Sarina: And that is what helps you hold on to hope?
Sarina: Are you surprised at the attention?
Wade: Yes. To me well to me it seems like it happens everyday and it is a different situation. It needs to be put out there. I think that is why they are pretty much putting it out there because kids do it everyday girls especially fight everyday. Girls are just caddy and petty these days. I was nothing like I expected to be it was like a whole other side when I got into an argument with somebody. I really did try to avoid it because it was not my personality and not the way I was raised to be --but girls can be really nasty.
Sarina: Despite your parents doing everything right. You still
feel this could happen?
Wade: It could happen to anyone. Because as much as my parents tired to do I rebelled on everything pretty much
Sarina: You have said you thought this was two sided. Yet, you
also feel that you owe an apology to the Ludemann family.
Wade: I can't say that I could have avoided it because I continued to see him. But I could have stopped seeing him. You know not text her not play into it because it went on for a year. And at the beginning I played into it. I was playing the same game she was playing. I put up pictures. I let her know just as much as she let me know that he was seeing the both of us. I could have tried.
I always think of what I could have done differently. I could have tried to approach her and tell her it not me it is not you -- it's him.
But I avoided it all together at one point and time I think that is why it went to where it went. I do not think they (the Ludemann family) understand. They say I hated her, I never knew her to hate her. And I think
they think I had the intent to go after her and that I hated her. I do not want them to think like that. More so I want them to have an understanding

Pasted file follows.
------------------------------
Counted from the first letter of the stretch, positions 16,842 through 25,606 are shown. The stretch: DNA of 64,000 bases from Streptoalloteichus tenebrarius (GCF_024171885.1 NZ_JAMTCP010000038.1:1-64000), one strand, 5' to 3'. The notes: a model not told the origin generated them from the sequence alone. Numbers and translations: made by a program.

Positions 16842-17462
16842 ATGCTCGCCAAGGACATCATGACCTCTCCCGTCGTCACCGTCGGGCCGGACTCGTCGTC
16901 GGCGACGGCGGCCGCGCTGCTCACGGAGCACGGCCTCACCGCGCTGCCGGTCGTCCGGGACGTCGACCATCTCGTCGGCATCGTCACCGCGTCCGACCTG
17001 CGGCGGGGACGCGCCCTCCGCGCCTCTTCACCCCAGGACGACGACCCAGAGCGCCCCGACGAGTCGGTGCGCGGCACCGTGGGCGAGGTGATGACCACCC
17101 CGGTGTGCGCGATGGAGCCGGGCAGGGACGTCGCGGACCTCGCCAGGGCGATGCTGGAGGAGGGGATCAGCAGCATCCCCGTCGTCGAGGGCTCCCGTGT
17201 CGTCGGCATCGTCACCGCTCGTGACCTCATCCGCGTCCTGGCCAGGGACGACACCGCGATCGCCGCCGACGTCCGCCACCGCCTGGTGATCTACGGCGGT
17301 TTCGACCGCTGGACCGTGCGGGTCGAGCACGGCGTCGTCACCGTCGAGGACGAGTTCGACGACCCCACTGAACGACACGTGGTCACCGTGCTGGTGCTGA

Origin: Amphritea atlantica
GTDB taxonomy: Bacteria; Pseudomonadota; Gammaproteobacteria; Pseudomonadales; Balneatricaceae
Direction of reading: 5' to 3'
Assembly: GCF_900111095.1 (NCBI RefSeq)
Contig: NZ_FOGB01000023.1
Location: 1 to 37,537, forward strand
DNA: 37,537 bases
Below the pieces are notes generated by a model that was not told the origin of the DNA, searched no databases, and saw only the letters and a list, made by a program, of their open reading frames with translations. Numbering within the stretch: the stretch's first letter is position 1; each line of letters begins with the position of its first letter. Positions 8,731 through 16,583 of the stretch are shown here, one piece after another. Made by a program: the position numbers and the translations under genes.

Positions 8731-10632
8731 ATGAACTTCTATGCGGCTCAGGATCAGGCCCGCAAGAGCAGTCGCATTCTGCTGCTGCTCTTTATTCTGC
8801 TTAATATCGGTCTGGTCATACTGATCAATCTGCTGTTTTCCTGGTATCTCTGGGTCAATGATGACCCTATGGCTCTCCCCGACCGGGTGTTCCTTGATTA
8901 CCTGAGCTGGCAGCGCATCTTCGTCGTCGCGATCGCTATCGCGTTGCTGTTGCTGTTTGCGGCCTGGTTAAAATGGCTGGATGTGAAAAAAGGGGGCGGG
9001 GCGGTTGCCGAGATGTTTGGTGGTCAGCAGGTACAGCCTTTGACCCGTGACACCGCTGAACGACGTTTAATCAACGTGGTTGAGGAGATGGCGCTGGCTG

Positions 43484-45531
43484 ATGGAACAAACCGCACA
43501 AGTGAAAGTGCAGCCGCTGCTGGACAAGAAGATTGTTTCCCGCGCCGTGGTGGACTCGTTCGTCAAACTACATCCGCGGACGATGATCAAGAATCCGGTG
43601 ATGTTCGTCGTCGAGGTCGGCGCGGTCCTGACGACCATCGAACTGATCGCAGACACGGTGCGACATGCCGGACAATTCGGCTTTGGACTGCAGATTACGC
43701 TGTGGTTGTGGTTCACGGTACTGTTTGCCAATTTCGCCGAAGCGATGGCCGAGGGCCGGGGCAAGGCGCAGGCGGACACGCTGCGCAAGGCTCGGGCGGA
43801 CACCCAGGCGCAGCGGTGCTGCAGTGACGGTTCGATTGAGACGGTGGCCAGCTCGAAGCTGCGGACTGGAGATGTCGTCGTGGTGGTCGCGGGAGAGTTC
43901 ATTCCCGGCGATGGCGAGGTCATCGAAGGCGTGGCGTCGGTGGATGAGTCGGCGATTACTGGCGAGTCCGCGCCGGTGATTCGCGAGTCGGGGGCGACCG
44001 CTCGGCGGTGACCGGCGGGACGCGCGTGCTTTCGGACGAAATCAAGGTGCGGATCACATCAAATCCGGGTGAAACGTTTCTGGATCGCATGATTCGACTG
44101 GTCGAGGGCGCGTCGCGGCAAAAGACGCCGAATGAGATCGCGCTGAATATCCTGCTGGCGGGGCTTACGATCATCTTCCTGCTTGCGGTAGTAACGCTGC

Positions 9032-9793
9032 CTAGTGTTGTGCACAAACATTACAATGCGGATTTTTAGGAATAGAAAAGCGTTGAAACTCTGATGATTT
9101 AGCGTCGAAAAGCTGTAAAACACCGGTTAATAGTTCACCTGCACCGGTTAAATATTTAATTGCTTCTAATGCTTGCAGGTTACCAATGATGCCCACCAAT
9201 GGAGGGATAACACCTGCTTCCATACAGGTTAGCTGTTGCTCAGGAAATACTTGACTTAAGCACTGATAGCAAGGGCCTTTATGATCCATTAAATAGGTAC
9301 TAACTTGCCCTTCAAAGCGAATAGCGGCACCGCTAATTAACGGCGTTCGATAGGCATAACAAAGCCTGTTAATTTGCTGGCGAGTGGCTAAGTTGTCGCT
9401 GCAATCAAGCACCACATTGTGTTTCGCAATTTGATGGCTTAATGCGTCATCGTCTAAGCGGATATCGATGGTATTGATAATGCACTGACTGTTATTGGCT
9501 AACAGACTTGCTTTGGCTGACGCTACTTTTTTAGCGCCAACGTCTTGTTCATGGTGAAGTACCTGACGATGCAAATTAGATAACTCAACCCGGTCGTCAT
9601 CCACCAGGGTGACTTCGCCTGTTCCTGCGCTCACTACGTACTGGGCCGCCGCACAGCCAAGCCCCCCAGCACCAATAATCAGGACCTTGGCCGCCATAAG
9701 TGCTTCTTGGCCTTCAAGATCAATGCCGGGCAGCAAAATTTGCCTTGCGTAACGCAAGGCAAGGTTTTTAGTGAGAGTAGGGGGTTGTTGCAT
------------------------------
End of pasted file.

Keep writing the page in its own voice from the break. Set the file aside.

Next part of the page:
Sarina: Was she also harassing you in these e-mails and these
Wade: Yes. Her dad actually showed up at the scene. I look at it on how my parents would have viewed the whole situation and they would be on my side regardless. But, parents know more about you than you think, they knew about my relationships
I think they knew what her relationship was like. For instance, she was out at 12 o'clock at night. I know they know in the back of their minds, but I still think they want to put all the blame on me. I wish they would see, all the papers and media said we had a lot in common. I am not a bad kid like everybody makes it out to be
Sarina: Do you think they forgive you?
Wade: Not yet. I think they might and I think they might come to some type of understanding that it was two sided and it wasn't meant to happen that way. But i don't think they do yet.
Sarina: Do you think you deserve their forgiveness?
Wade: I want it, I feel I deserve it because I know what happened that night but until they come to that understanding I don't know.
I wrote them a letter that I read at my trial. I did not think until the very last moment that I could read it. Then I did not think I could look them in the eye when I read it. But, I did. I was hoping that would show them something. But I don't know.
I do not know if she (Mrs. Ludemann) is hateful towards me or if she sees it as remorse and the fact that I could look at them maybe she sees that it was not intended I don't know
Sarina: I know you have a warning, but all this technology is
all around. How could a young person avoid the temptation of